Wages keep growing above inflation, dampening hopes for interest rate cut ahead of General Election

11 June 2024, 07:54

Commuters crossing London Bridge, in central London, during the morning rush hour.
Commuters crossing London Bridge, in central London, during the morning rush hour. Picture: Alamy

By Kit Heren

Wages are continuing to grow strongly, which may mean that the Bank of England is less likely to cut interest rates later this month.

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Basic pay rose by 6% in the three months to April, flat on the figure reported by the Office for National Statistics (ONS) a month ago.

This was in part down to the government's 9.8% increase to the National Living Wage, which came into force in April.

That is good news for workers but may mean that the Bank decides not to cut interest rates on June 20, which would be a blow to people looking to secure a mortgage.

The ONS also said that unemployment increased slightly to reach its highest rate since the summer of 2021, signalling a weakening jobs market.

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The rate of UK joblessness increased to 4.4% in the three months to April, up from 4.3% in the three months to March.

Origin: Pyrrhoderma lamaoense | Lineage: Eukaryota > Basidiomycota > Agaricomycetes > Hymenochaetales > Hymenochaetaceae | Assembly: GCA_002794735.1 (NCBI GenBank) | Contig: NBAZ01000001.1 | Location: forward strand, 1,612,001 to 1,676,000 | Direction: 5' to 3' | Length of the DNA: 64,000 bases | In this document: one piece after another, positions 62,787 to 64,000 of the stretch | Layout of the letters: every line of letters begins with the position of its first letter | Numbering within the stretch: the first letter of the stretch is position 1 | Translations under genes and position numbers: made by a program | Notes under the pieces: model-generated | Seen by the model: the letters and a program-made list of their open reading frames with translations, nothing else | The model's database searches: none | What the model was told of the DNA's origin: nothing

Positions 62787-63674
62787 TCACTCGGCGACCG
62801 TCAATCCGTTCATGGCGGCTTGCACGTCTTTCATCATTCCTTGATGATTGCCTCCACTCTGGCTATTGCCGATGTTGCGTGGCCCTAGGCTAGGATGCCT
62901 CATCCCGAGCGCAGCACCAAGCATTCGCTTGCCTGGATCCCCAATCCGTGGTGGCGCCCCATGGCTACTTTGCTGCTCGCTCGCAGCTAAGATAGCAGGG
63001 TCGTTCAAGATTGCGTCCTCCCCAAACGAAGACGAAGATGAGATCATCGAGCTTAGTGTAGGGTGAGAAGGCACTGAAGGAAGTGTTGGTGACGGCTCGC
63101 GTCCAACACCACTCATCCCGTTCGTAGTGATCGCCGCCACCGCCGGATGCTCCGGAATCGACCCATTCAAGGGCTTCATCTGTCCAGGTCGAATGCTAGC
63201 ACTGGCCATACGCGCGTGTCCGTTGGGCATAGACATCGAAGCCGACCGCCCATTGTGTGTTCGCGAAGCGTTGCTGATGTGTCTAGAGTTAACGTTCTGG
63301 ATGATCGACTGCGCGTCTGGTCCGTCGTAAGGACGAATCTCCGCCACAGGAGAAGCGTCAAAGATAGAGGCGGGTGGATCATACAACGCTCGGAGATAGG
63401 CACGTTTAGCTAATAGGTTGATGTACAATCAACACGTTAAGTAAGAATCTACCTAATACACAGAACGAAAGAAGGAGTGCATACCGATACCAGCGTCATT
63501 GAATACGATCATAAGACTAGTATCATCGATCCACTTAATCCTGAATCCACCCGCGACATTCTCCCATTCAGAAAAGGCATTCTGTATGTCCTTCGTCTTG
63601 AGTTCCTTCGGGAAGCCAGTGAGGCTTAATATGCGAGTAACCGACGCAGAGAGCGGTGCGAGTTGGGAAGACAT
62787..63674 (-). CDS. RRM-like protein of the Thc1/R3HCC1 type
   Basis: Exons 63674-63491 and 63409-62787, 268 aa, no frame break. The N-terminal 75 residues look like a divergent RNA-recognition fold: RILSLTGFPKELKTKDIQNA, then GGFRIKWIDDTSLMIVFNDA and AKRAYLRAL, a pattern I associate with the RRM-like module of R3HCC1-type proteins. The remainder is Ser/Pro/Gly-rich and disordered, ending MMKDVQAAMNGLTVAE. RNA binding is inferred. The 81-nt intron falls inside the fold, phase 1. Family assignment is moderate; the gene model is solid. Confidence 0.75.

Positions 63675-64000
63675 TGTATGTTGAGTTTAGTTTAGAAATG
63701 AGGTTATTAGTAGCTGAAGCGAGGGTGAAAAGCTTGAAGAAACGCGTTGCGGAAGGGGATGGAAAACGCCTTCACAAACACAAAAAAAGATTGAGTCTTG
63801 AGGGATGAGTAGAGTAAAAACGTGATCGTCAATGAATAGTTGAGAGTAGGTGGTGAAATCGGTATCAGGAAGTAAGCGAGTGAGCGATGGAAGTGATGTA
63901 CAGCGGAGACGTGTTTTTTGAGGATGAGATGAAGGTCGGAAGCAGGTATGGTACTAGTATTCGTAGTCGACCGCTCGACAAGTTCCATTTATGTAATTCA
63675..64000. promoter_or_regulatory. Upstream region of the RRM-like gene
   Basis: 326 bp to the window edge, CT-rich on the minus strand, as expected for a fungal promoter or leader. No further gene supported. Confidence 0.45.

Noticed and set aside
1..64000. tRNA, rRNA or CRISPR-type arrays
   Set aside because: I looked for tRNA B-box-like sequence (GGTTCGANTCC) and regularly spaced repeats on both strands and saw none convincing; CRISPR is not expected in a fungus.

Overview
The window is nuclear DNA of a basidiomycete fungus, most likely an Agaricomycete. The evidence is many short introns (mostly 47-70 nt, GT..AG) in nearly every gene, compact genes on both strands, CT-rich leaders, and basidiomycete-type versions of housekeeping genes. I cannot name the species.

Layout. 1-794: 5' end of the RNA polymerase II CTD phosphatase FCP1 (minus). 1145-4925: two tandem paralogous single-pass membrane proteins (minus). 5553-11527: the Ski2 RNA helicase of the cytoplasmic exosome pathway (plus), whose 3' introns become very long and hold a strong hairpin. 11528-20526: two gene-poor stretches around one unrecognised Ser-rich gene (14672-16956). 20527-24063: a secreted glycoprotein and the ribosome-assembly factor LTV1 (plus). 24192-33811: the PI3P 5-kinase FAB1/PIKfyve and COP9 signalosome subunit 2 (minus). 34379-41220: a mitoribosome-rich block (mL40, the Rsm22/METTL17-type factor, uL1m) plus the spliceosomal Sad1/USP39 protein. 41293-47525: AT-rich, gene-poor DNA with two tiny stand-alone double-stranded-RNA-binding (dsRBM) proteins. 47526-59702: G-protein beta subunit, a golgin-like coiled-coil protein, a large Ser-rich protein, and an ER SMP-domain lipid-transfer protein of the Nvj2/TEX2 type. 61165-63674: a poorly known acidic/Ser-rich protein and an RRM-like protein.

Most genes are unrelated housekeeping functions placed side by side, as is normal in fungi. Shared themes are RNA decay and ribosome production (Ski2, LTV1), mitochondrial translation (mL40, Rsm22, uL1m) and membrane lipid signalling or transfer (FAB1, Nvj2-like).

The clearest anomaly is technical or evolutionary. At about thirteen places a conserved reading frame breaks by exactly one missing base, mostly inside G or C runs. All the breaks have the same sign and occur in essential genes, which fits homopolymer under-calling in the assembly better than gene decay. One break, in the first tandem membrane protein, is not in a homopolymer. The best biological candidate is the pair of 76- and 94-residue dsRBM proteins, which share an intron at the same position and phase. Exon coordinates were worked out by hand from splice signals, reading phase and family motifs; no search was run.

Some economists had thought the unemployment rate would stay unchanged - but instead it reached its highest level since the period from July-September 2021.

Vacancies also dropped sharply once again, down 12,000 to 904,000 in the three months to May - the 23rd fall in a row.

The ONS said: "This month's figures continue to show signs that the labour market may be cooling, with the number of vacancies still falling and unemployment rising, though earnings growth remains relatively strong."

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Rebecca Florisson, an analyst at the Work Foundation think tank at Lancaster University, said that despite the strong wage growth, many people did not feel like they were growing richer.

"There are signs that the wage growth recovery has peaked," she said, adding that "the economic impact of the Covid-19 pandemic and the war in the Ukraine has made this the first Parliament since 1955 where living standards have declined."

Ms Florisson said that "the reality is that most people are feeling poorer than when they last voted in the last General Election nearly five years ago.

She added that parties' General Election manifestos "must prioritise de-risking the journey back into work, through high quality employment support and designing jobs that offer people adequate reward, security, flexibility and progression."

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